In addition to adding meaning to life, colors have been positioned as a form of expression in many societies and cultures. Maybe we used them as a tool sometimes to express our sadness and sometimes to reveal our difference. It would not be an exaggeration to say that the expressions of colors from fashion to art, from architecture to design and even to our ideas are very effective. Because colors can also represent danger in traffic and trust in a brand.
Today, we can use all the colors we know in almost everything, and we can obtain even the softest and most intermediate colors, from our homes to our clothes, to our vehicles. But of course, this was not always the case for humanity. Before the 20th century, for example, it was not possible to obtain all color pigments. For example, some colors could not be revealed as easily as others. In addition, some colors in nature had to be reproduced by synthetic means in order to be used in a consumable way. Of course, although production improved over time, there were some colors that required more labor and were produced by more expensive processes. For example, the color called royal blue at that time, perhaps, with a class distinction, showed its process and the cost it could be under its own name.
Green, on the other hand, was one of the difficult and limited pigments to produce for commercial use, although it is abundant in nature and offers us hundreds of different shades that are perfect for each other. For a while, traders and artists tried to find ways to make this pigment shine. However, the desired green pigments were not discovered until 1775.
Swedish chemist Carl Wilhelm Scheele achieved a dark green hue from copper arsenic after experimenting on arsenic. Shortly after Scheele's green was developed commercially, some variations in color were created, including Schweinfurt green and emerald green. Over time, these variations began to make their way into fabrics and dyes around the world. But unfortunately they all contained high levels of poison.
In fact, for much of the 19th century, a third of all criminal poison cases contained arsenic. Despite this, many doctors were skeptical about exactly how toxic the chemical was. Direct inference of the effect was not easy for a variety of reasons, including that many of the symptoms of arsenic poisoning mimic those of other diseases. In addition, the effect of arsenic poisoning was generally only seen on the most vulnerable members of the population, including the elderly, children and immunocompromised people.
The situation, along with the fashion for deadly shades of green, allowed her to sneak into the malls. Over time, the poison continued to kill without anyone knowing. In the 1860s and 1870s, bright green shades of arsenic were fashionable in both clothing and home decoration. Even for the western world, arsenic has become a part of everyday life, alongside wallpapers and clothing. Small amounts of arsenic could be found in cosmetics, and even white arsenic or arsenic trioxide was prescribed. Even strollers sometimes fell victim to this color.
As the popularity of arsenic grew, it began to pose more of a problem for healthy people, predominantly textile and factory workers, who were in constant contact with the poison. The workers in the wallpaper factories were most affected by this situation. The papers used to make the wallpaper had small fibrous particles that formed a fine powder. Because the grueling production process produced a lot of dust, it had a structure that stuck to the skin, eyes, and lungs of the workers.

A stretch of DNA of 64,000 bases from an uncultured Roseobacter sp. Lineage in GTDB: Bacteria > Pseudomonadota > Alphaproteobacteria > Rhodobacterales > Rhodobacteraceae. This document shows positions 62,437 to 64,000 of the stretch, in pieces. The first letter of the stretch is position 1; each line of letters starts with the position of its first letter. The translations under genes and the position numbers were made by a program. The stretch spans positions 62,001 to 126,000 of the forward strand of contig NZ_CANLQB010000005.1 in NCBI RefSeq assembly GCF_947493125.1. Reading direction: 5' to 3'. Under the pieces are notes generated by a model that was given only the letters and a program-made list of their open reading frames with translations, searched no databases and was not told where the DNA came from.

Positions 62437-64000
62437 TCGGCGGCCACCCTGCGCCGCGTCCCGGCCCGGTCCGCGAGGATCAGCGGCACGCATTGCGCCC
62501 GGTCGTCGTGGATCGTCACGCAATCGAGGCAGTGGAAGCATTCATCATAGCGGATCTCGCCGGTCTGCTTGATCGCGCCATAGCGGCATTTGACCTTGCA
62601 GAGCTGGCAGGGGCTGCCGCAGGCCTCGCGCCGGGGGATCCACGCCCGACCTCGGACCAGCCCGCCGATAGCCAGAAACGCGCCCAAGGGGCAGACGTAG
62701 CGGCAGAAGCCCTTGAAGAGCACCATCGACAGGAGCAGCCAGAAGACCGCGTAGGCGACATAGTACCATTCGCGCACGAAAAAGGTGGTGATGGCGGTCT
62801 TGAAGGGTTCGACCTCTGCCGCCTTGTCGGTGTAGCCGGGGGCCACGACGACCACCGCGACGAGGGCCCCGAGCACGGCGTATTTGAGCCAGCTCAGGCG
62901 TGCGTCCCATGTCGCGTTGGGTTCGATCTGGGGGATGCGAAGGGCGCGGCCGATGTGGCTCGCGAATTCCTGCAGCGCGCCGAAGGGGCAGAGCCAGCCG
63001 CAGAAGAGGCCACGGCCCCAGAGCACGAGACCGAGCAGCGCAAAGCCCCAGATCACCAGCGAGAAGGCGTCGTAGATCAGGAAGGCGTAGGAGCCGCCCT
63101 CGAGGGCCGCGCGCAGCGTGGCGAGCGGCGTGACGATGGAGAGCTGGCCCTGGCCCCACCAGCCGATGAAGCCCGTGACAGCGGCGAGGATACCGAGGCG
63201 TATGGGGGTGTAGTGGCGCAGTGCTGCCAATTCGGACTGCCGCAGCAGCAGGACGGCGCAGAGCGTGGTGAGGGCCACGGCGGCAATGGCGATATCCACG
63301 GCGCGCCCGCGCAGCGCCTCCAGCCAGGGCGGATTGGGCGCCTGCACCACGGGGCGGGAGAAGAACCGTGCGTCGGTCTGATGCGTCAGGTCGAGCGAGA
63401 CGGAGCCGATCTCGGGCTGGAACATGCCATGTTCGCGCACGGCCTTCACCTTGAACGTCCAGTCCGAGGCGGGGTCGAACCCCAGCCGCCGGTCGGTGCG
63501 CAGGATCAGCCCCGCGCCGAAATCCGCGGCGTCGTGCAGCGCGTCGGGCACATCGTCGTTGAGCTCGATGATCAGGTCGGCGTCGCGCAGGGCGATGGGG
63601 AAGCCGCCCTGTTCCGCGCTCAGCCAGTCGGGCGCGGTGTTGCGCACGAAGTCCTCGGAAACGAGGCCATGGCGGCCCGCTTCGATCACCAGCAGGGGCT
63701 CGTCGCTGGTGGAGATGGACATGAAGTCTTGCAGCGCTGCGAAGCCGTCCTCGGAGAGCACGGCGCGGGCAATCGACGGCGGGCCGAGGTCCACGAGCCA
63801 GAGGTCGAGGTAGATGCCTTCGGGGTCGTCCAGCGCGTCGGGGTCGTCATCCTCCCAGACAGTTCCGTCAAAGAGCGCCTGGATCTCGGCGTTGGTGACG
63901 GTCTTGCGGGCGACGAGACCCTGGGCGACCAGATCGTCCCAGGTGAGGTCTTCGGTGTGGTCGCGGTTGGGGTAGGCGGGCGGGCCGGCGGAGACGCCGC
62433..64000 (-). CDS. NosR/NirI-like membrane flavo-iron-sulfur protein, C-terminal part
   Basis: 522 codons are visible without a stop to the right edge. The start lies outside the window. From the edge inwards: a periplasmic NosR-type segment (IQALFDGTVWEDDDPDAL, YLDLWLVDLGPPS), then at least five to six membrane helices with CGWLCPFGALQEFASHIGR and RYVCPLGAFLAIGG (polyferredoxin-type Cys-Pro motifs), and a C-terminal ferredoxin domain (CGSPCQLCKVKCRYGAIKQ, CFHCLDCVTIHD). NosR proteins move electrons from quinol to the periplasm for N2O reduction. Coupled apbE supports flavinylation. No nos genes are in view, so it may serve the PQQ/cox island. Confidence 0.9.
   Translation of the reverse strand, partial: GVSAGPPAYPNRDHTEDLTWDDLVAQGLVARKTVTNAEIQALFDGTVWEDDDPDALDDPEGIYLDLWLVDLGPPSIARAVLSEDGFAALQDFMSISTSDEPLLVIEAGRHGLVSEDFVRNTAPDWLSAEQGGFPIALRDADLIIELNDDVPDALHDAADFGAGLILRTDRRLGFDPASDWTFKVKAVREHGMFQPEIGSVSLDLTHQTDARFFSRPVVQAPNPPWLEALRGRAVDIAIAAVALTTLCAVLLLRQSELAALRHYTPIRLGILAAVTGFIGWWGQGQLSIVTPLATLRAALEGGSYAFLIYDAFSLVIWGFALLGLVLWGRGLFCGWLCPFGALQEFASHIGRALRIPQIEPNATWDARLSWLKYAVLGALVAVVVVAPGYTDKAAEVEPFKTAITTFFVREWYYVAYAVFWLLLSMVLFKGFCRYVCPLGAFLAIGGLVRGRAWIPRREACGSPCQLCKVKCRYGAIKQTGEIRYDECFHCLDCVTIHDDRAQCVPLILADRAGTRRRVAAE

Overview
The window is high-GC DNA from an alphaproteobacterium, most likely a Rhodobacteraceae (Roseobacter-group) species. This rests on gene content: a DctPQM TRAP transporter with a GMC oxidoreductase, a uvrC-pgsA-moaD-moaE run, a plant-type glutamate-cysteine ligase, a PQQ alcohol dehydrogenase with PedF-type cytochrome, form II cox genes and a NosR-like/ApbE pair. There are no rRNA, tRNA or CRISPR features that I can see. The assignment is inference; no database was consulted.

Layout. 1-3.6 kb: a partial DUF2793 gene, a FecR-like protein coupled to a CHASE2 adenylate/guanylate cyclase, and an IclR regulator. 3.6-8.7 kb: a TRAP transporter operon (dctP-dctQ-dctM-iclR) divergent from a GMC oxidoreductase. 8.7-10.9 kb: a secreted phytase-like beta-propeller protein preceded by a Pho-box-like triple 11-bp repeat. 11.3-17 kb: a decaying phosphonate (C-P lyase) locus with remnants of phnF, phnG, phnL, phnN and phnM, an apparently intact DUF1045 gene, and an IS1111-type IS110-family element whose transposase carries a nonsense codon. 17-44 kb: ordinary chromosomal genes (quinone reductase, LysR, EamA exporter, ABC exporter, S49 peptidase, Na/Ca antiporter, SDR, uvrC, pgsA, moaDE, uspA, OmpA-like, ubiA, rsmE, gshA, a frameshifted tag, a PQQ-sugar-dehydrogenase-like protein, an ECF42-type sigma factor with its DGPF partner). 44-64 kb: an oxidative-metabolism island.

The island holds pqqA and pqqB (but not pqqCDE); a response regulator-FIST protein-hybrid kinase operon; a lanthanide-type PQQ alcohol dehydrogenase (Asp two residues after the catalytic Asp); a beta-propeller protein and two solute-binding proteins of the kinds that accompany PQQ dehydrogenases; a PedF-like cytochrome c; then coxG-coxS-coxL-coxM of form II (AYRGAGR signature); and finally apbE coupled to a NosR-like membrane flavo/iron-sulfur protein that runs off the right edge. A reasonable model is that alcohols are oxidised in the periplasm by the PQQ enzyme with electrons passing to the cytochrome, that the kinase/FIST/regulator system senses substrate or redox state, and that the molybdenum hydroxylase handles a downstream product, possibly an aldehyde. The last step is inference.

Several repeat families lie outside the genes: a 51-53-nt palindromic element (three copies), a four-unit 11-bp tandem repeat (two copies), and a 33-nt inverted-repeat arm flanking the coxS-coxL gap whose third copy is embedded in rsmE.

As Slush Jobs, it is known that we love stories… We created the deadly side of arsenic based on a content of the BuzzFeed Unsolved Network channel we follow on Youtube. We wanted to share the story told there with you.
- A 19-year-old factory worker in London named Matilda Scheuer went to the doctor because she felt sick. In the factory, he took care of dusting the artificial leaves produced for hats. He spent most of his day inhaling chemicals, mainly green arsenic. He told his doctor that everything he looked at was green. Over time, the whites of his eyes turned green and he began to vomit green liquid. His death had a great impact, and an autopsy revealed that some of his internal organs contained arsenic.
- It was the middle of the 19th century, many doctors were already beginning to question it. Was arsenic really benign? Because society was currently treating him. A year after Matilda's death, a boy named Ann Amelia Turner started fighting the same battle. Dr. Orton was aware that his diagnosis of diphtheria was wrong, though he had yet to make the connection. He investigated the living conditions of the family, evaluated the cleanliness of the plumbing. Nothing was found that was considered harmful to health. As she surveyed Turner's bedroom, however, she noticed one detail that gave her pause: The wallpaper was bright green…Dr. After Orton remembered the arsenic theory, Ann wanted to test tissue samples from Amelia's body. After testing the samples, he confirmed that the cause of death was arsenic poisoning. It had caused the death of a green era…
You can also access “The Arsenic Fashion That Killed Victorians” on the BuzzFeed Unsolved Network channel here .